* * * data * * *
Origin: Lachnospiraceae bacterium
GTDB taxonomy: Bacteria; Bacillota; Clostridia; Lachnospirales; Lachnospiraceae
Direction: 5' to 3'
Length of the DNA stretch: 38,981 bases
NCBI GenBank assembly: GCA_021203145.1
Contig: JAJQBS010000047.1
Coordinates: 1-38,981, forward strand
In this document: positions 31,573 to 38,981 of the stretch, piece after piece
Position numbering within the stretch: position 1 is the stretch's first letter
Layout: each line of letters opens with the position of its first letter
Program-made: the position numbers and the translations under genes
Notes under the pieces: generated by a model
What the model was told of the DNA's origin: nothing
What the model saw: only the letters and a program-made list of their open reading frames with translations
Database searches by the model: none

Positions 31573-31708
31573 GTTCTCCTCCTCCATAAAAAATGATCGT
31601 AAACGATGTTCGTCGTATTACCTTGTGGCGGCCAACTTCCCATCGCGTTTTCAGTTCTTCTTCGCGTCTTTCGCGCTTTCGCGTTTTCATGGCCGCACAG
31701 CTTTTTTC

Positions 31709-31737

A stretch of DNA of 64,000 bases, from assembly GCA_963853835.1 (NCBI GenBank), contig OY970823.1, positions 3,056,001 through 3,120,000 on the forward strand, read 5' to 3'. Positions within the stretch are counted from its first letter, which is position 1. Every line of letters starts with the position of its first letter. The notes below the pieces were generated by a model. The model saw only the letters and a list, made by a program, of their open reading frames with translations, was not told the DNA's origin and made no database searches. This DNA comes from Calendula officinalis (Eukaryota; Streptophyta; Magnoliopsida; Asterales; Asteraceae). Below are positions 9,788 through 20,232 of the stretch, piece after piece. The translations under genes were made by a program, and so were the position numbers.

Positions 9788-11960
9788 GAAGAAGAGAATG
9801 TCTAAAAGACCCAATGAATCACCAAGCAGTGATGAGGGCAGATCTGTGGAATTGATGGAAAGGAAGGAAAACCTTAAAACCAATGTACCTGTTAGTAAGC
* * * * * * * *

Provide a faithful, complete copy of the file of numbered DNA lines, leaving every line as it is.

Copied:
Origin: Lachnospiraceae bacterium
GTDB taxonomy: Bacteria; Bacillota; Clostridia; Lachnospirales; Lachnospiraceae
Direction: 5' to 3'
Length of the DNA stretch: 38,981 bases
NCBI GenBank assembly: GCA_021203145.1
Contig: JAJQBS010000047.1
Coordinates: 1-38,981, forward strand
In this document: positions 31,573 to 38,981 of the stretch, piece after piece
Position numbering within the stretch: position 1 is the stretch's first letter
Layout: each line of letters opens with the position of its first letter
Program-made: the position numbers and the translations under genes
Notes under the pieces: generated by a model
What the model was told of the DNA's origin: nothing
What the model saw: only the letters and a program-made list of their open reading frames with translations
Database searches by the model: none

Positions 31573-31708
31573 GTTCTCCTCCTCCATAAAAAATGATCGT
31601 AAACGATGTTCGTCGTATTACCTTGTGGCGGCCAACTTCCCATCGCGTTTTCAGTTCTTCTTCGCGTCTTTCGCGCTTTCGCGTTTTCATGGCCGCACAG
31701 CTTTTTTC

Positions 31709-31737

A stretch of DNA of 64,000 bases, from assembly GCA_963853835.1 (NCBI GenBank), contig OY970823.1, positions 3,056,001 through 3,120,000 on the forward strand, read 5' to 3'. Positions within the stretch are counted from its first letter, which is position 1. Every line of letters starts with the position of its first letter. The notes below the pieces were generated by a model. The model saw only the letters and a list, made by a program, of their open reading frames with translations, was not told the DNA's origin and made no database searches. This DNA comes from Calendula officinalis (Eukaryota; Streptophyta; Magnoliopsida; Asterales; Asteraceae). Below are positions 9,788 through 20,232 of the stretch, piece after piece. The translations under genes were made by a program, and so were the position numbers.

Positions 9788-11960
9788 GAAGAAGAGAATG
9801 TCTAAAAGACCCAATGAATCACCAAGCAGTGATGAGGGCAGATCTGTGGAATTGATGGAAAGGAAGGAAAACCTTAAAACCAATGTACCTGTTAGTAAGC